Read reviews and listen to as many as possible with your own music / music you enjoy, before buying.

There are other factors to consider such as placement of the speakers and treating the room with things like acoustic foam in order to prevent sounds from bouncing around the place. This is a huge topic - too much to be covered in detail here!

(left) Popular entry-level monitors Rockit KRK 8's | (right) Classic Yamaha ns-10's
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For the beginner on a budget, these might be more important than monitors. They're cheaper and they offer extremely good audio quality. They're a good way to get to know your sound, and also to form an opinion on what you might want in studio monitors. As with monitors, studio headphones differ from regular headphones in that they offer a flat response to the audio signal - attempting to deliver the audio to your ears as unaffected as possible.

The 3 main kinds are open, closed and semi-open. Closed has a completely closed cup, so no sounds escape. On an open headphone the back of the cup is open to allow sound to escape but it also allows for some airflow. Semi-open is a bit of both worlds. If you're recording vocals and using open headphones with high levels, then your mic might just pick up that sound which escapes from the headphones.


A midi controller doesn't produce any sound on it's own. What it does do, is tell the device it's connected to, what to do. So if the midi controller is connected to your computer, and you have your DAW running and you've got an instrument loaded, then pressing a key or button on the midi controller will send a message telling your computer to play a particular note in a particular octave.

Then there are midi controllers with knobs, dials, slides and other controls. What these usually do is control various aspects of the DAW. So you could, for example, assign the fader on your midi controller to control the Master volume in your DAW. These controls can be assigned to whatever you choose, and so it allows you to interact with your software in a way that suits you.

Almost all midi controllers come with editing software which will allow you to change the messages that the various keys, buttons & knobs on the midi controller send. In this way you can further tailor the device to your own liking. Midi controllers are great for live performances in order to free you up from having to click your way through a performance, and it affords a lot more expressiveness than a mouse and keyboard might.


Novation Nocturn controller | Korg padKontrol | Behringer BCR2000

On the left is a typical controller. It has keys which send note information, as well as a pitch and mod wheel. But it also has various knobs and buttons which can be assigned to functions in the DAW. In the middle is a typical pad controller...usually assigned to drum sounds. The pads are velocity sensitive, meaning that the harder you hit them, the louder they'll tell the computer to trigger the sound. On the right is a controller with no keys or pads - it's sole purpose is to control the various aspects of your DAW that you assign the knobs to.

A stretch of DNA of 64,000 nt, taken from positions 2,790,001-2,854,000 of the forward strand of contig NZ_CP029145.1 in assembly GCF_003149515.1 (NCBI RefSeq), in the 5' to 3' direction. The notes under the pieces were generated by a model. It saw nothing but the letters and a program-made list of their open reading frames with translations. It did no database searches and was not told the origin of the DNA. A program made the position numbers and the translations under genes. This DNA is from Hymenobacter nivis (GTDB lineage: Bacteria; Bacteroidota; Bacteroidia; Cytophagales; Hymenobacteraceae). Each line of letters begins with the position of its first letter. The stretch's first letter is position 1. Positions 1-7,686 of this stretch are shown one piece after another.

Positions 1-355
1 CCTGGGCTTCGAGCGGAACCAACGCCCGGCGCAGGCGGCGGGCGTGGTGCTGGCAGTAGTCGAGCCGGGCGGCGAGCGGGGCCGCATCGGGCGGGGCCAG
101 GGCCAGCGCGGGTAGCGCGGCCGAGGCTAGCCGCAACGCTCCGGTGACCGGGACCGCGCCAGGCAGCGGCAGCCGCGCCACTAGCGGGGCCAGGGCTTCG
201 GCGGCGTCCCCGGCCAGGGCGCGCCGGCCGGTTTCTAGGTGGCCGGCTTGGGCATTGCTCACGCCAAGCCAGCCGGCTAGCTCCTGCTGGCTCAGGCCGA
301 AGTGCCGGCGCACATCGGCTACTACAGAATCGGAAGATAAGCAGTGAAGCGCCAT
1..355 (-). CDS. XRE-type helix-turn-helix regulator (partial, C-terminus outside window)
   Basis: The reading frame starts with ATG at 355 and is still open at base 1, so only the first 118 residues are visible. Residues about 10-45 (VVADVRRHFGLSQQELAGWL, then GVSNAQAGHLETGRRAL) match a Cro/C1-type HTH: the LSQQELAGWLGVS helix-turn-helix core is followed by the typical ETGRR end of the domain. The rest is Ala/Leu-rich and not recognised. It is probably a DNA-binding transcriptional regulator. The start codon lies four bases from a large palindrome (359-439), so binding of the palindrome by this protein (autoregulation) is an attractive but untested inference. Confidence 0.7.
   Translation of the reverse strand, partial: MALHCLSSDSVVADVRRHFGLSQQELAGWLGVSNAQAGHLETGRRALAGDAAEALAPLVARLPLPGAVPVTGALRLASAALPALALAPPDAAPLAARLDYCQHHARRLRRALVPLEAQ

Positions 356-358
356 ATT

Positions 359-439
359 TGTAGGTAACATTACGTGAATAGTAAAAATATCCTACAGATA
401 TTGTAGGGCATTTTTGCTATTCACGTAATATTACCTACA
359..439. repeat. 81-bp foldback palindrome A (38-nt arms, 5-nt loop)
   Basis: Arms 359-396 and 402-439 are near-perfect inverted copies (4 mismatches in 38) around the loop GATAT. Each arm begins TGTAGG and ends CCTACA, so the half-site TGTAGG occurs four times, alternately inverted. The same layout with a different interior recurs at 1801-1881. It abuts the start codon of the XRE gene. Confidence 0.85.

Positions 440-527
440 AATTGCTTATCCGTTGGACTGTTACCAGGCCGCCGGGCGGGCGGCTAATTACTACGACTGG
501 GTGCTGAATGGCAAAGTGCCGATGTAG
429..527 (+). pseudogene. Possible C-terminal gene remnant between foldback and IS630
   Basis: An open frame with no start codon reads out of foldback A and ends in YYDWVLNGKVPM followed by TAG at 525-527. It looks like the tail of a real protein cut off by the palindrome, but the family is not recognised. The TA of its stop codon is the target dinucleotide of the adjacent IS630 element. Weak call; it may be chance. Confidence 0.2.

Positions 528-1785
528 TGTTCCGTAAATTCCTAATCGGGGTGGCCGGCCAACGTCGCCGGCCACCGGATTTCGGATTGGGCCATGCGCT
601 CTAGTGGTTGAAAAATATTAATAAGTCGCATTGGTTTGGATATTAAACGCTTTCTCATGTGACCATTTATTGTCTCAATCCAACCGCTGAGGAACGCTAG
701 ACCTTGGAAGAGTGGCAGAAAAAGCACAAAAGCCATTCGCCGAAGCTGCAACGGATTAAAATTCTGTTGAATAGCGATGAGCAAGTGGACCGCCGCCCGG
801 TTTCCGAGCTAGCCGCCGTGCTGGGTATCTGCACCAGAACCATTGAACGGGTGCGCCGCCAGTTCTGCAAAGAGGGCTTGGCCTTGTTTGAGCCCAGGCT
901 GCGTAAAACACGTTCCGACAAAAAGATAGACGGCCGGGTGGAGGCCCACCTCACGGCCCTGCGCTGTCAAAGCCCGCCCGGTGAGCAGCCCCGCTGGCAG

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Last edited by scyn; 01-28-2014 at 03:11 PM.. Reason: revised

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Old 07-07-2012, 12:00 PM   #2
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Re: A Beginners guide to Electronic Music Production

If anyone has anything else they think should be added to this, please let me know. Especially if you have a good link to accompany a particular section of this guide.
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Old 07-07-2012, 03:17 PM   #3
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Re: A Beginners guide to Electronic Music Production

This is quality. Nice work! This will be an easy link to send new people to that are this green.

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Old 07-07-2012, 03:48 PM   #4
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Re: A Beginners guide to Electronic Music Production

WOW I can remember going through all of that in the first post during my early days. The trip from there to here has been amazing though - and for any of you that are just starting to make music now I wish you all the best of luck - it is a wonderful journey - and a lot of hard work but you will get there.
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Old 07-07-2012, 03:56 PM   #5
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Re: A Beginners guide to Electronic Music Production

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Originally Posted by Sublight View Post
WOW I can remember going through all of that in the first post during my early days. The trip from there to here has been amazing though - and for any of you that are just starting to make music now I wish you all the best of luck - it is a wonderful journey - and a lot of hard work but you will get there.